Indeed, I believe the best day to work from the office is Monday.
From work-life balance to team productivity, here’s why Monday is the most important day to be in the office.
REDUCE SUNDAY SCARIES
For many, remote work has made their Sunday scaries worse and made them dread Mondays more than ever. Without a physical commute, remote employees can face a tough mental block as they transition from personal life to a work mindset on Mondays. Unfortunately, this phenomenon is negatively impacting employee engagement and productivity at many organizations.
It’s time to put this chapter of work to bed by encouraging workers to get the most out of their Mondays. That is why I strongly believe the best antidote to the Sunday scaries is to make in-office Mondays merry. Fortunately, there are many ways you can make your Mondays more productive.
AVOID THE MONDAY BLUES
Regular commuters are painstakingly familiar with midweek congestion, while Mondays and Fridays remain relatively quiet on the roads and transit lines. On the surface, this pattern makes sense. No one wants to worsen their Sunday scaries by thinking about Monday’s commute, and Fridays are often viewed as a gateway to the weekend.
When examining it from a more critical lens, you realize avoiding the Monday commute can come at the cost of productivity and engagement. Have you ever heard of the Monday blues? When employees approach their Mondays with little urgency and limited connection with others at home, it inadvertently leads to a lack of momentum and enthusiasm toward work. I noticed this trend when my company, Egnyte, was fully remote.
When the work week begins at home, the first few hours of Monday may slip away as employees sleep in, work out, prepare breakfast, and find themselves lost in a sea of asynchronous messages with coworkers, discussing weekly priorities, to-dos, and next steps. While employees can and should enjoy some degree of flexibility and personal allowances—after all, personal wellness translates to a happier and more productive workforce—this lackadaisical approach can quickly become problematic.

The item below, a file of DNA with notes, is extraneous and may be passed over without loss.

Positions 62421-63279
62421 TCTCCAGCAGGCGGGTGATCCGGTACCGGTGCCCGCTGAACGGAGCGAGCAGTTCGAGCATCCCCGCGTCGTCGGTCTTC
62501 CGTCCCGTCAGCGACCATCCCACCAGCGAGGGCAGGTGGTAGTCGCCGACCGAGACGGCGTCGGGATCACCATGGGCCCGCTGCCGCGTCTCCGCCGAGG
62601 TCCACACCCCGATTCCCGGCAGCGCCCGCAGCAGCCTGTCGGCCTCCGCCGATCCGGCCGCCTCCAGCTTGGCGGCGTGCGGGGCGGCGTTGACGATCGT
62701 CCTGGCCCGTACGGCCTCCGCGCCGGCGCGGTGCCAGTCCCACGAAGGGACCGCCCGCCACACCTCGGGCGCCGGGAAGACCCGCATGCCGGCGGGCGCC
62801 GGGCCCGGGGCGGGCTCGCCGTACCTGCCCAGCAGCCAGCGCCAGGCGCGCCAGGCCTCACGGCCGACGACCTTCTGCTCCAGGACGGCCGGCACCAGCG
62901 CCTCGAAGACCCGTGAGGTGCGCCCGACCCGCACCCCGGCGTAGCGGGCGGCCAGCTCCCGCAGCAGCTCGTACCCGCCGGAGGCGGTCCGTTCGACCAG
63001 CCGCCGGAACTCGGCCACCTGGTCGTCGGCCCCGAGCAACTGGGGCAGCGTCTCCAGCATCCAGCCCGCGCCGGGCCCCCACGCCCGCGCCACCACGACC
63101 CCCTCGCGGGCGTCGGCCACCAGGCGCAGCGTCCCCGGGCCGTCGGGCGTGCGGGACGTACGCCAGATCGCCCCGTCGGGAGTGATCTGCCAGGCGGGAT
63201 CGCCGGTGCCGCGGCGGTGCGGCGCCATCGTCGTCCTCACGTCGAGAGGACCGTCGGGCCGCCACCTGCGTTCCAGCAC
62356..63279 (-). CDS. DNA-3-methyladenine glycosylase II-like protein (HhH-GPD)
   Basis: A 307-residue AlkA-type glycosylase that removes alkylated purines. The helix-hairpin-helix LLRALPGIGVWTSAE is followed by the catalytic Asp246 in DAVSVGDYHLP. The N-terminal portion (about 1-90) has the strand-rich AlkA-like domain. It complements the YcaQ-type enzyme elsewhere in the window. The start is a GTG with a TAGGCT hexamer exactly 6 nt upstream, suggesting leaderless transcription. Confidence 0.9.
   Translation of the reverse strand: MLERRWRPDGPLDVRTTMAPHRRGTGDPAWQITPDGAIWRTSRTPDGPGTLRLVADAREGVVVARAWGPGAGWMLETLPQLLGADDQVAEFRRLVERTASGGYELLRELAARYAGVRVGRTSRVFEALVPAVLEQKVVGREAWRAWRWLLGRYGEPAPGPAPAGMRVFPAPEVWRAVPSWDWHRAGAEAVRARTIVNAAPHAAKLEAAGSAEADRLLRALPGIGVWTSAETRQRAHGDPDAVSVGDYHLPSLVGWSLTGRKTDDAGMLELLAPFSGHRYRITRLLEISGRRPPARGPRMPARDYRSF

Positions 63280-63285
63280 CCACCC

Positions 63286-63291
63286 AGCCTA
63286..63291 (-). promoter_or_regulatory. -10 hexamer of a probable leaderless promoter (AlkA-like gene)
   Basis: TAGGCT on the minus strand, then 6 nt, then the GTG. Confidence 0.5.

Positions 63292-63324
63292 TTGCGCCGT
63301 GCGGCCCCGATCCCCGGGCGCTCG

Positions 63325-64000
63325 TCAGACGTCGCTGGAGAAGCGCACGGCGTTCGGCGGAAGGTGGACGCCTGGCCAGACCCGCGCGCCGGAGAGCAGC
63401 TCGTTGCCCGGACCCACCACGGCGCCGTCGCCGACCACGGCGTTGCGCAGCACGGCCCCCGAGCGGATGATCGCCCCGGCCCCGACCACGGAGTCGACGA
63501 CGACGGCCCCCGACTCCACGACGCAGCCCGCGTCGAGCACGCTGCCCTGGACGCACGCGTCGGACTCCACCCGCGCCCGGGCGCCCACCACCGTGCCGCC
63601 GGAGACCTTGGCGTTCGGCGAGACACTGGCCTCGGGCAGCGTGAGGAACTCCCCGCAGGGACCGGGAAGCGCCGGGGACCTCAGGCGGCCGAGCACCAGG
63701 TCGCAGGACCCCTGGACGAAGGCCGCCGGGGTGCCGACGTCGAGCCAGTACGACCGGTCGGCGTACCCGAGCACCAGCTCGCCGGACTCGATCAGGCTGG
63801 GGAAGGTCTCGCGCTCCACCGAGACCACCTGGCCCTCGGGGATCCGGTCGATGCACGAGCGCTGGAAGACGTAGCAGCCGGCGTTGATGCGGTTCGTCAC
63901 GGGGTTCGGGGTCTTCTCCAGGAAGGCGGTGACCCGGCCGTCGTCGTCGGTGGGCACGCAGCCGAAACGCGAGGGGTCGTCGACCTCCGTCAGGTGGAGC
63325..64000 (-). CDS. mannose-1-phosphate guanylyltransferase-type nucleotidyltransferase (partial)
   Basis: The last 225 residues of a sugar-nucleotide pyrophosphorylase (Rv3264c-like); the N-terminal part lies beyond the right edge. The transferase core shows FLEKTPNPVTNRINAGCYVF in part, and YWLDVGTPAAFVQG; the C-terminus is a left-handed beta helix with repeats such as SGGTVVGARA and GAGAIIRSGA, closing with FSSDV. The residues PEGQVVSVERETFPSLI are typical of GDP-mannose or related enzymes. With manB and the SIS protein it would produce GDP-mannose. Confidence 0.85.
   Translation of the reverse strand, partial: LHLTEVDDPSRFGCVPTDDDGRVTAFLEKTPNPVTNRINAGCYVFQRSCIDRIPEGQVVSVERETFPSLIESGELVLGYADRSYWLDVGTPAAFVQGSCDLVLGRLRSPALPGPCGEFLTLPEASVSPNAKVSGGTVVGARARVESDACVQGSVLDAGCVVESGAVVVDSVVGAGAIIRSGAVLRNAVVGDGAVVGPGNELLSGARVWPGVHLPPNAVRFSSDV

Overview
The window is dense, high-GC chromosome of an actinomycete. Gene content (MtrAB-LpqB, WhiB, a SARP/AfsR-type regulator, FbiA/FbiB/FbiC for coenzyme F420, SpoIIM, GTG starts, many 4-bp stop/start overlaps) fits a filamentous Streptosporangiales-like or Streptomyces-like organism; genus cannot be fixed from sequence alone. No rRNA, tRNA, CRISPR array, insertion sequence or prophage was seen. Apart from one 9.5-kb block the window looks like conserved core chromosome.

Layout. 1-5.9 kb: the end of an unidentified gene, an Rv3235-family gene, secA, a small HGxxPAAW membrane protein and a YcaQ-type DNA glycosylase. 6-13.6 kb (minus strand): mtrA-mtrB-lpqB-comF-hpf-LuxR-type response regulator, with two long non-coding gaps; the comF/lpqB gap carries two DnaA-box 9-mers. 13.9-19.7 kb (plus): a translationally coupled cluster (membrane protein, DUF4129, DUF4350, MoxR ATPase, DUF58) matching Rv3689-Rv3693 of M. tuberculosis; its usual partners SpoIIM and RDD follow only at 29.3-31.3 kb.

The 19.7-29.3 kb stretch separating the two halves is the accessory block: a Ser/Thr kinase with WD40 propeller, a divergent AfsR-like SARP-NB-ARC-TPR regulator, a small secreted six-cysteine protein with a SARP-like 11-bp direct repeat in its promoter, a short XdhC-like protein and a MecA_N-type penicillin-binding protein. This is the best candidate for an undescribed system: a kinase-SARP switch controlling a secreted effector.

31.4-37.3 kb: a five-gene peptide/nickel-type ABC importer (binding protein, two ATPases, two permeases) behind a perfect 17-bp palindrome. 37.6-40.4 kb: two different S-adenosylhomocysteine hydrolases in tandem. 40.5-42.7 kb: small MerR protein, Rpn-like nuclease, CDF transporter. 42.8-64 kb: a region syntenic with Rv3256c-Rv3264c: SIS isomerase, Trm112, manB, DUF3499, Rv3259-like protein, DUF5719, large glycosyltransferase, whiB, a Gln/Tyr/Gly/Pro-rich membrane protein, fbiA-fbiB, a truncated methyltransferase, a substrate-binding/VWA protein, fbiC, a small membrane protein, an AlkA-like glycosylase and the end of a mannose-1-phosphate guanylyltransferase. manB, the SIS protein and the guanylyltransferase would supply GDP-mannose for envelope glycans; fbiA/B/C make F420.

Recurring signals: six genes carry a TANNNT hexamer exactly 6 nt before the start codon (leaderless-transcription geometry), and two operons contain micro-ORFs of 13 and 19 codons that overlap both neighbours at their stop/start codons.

At their worst, Mondays at home can create a pattern of lethargy and work-related dread, which can negatively impact employees’ overall performance and job satisfaction.
In-person connections among colleagues are the lifeblood of a thriving business and, hence, a must for workplaces. And these connections start on Monday. A fresh in-office transition is prime time to reclaim what we traditionally think of as “the worst day of the week.” Starting the week in the office allows you to set a new tone and transform productivity on the day we had all come to dread. It might be an unpopular opinion, but trust me, your employees will come to appreciate it in time.
Transitioning to an in-office Monday sets a powerful tone for the week, ensuring employees kickstart the week ahead with energy and purpose. When together in person, employees can quickly switch to work mode and collaboratively shape the agenda for the week ahead. Additionally, in-office Mondays discourage the tendency to sandwich the weekends with personal plans and help individuals avoid the distractions of home. This change can significantly enhance productivity and foster a more positive work environment.
SET THE TONE FOR YOUR WORKWEEK
The workweek as we knew it changed during the pandemic. As in-office transitions begin again, redefining Mondays is an opportunity we can’t miss.
In-person work has the power to foster engagement, dismantle silos, and stimulate collaboration and creativity. These connections are equally critical for individual employees, contributing to mentorship relationships, skill development, and a strong professional network. By initiating this transition now, you’ll be well-prepared to reap the benefits of a more productive and engaged workforce.
The question is: Are you ready to ditch the Monday blues and build better workforce habits?